Contributors include psychotherapist and essayist Adam Philips, leading psychiatrist Simon Wessely, cultural historian Lisa Appignanesi and Chris Thompson, psychiatrist and medical director of The Priory
The February 2011 issue of History of the Human Sciences has been released online. Included in this issue are six all new articles, a review symposium, and a book review of Roderick Buchanan’s new book, Playing with Fire: The Controversial Career of Hans J. Eysenck. Among the topics addressed in these articles are the placebo effect in psychotherapy, the use of ‘deprivation’ in American psychiatric discourse, and the role of case studies in psychoanalysis. Full titles, authors, and abstracts follow below.
“From medicine to psychotherapy: The placebo effect,” by Stewart Justman. The abstract reads,
If placebos have been squeezed out of medicine to the point where their official place is in clinical trials designed to identify their own confounding effect, the placebo effect nevertheless thrives in psychotherapy. Not only does psychotherapy dispose of placebo effects that are less available to medicine as it becomes increasingly technological and preoccupied with body parts, but factors of the sort inhibiting the use of placebos in medicine have no equivalent in psychology. Medicine today is disturbed by the placebo effect in a way psychotherapy is not. Psychotherapy does not have to grapple with such a disconcerting paradox as successful sham surgery, and unlike those physicians who once pretended to treat the patient’s body while actually attempting to treat the mind, the psychotherapist can treat the mind in all frankness. Perhaps it is because psychotherapy is less burdened by doubts about the placebo effect that it was able to come to its aid when it was orphaned by medicine. It is vain to expect something with so long a history as the placebo effect to disappear from the practices of healing. Continue reading New Issue: History of the Human Sciences→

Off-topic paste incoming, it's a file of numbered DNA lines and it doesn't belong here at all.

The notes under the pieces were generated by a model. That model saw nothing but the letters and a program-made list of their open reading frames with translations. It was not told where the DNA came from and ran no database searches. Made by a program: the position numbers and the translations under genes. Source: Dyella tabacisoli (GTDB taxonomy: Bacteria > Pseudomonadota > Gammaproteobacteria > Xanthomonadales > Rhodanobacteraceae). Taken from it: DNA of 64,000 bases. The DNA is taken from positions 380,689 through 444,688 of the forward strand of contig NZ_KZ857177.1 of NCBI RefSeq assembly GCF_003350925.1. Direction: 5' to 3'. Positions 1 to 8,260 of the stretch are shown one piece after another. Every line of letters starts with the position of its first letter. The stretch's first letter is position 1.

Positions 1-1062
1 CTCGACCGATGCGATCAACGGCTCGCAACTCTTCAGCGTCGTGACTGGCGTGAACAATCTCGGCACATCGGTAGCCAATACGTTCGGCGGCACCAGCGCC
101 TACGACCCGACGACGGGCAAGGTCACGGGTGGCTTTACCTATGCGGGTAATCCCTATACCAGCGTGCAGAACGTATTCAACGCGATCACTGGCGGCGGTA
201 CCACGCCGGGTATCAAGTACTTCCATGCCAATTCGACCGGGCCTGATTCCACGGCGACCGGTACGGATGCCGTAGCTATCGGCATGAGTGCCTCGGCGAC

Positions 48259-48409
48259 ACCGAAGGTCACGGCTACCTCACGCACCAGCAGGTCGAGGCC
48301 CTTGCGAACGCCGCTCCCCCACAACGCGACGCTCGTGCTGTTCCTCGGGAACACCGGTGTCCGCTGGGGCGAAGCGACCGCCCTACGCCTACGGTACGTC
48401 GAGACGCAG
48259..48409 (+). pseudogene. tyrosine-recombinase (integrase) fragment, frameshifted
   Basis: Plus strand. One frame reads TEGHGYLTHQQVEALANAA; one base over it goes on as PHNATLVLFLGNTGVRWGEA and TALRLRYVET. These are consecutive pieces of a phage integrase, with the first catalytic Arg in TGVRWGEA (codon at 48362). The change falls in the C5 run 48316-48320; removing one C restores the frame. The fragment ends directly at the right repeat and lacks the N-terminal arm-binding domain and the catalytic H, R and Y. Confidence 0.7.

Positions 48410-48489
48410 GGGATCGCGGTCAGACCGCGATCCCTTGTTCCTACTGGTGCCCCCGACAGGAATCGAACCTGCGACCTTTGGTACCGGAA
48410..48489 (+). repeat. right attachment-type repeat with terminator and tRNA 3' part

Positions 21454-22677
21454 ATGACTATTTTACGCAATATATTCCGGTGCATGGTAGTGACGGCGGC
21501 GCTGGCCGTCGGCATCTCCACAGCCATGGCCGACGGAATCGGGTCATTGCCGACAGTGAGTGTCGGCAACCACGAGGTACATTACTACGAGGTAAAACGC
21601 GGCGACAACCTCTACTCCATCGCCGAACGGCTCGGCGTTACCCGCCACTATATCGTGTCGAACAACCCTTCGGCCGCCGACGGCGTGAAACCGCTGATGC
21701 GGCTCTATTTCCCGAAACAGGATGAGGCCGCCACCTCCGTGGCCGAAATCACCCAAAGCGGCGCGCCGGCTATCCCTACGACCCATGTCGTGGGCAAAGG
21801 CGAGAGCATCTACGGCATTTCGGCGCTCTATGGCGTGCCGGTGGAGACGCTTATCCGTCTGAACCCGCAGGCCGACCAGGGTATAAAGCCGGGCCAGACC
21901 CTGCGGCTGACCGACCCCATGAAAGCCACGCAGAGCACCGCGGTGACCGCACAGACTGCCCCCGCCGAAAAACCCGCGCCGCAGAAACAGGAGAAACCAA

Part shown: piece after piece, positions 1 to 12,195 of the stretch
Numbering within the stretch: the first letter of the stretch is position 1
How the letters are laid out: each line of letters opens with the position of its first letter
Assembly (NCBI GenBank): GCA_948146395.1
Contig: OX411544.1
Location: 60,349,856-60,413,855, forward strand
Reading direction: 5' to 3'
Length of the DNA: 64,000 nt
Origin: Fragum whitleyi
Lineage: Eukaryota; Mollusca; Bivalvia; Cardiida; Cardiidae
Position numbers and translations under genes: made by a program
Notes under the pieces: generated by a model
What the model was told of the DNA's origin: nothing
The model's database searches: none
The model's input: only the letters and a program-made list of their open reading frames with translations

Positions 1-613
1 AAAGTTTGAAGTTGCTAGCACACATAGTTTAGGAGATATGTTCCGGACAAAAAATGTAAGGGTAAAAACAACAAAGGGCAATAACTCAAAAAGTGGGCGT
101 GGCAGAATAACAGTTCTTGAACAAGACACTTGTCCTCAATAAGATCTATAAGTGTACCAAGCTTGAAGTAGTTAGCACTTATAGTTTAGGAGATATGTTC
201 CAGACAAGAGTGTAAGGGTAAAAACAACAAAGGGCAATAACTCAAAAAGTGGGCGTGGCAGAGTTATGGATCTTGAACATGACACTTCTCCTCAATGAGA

This month’s article in the Time Capsule section of the American Psychological Association‘s Monitor on Psychology describes the emergence of psychotherapy in the United States at the end of the nineteenth century. Authored by historian of psychology Ben Harris (left) and his student Courtney Stevens, the article, “From Rest Cure to Work Cure,” provides an overview of the state of psychotherapy in America prior to Freud’s famed 1909 visit. According to the article,
For most of the 19th century, neurologists and psychiatrists rejected highly psychological treatments and theories. These physicians attributed mental suffering to brain pathology; they excluded emotions, beliefs and ideas as possible contributors to one’s mental health.
But by the 1890s, physicians began to reconsider their hostility to psychological concepts. As Harvard neurologist James Jackson Putnam put it in 1899: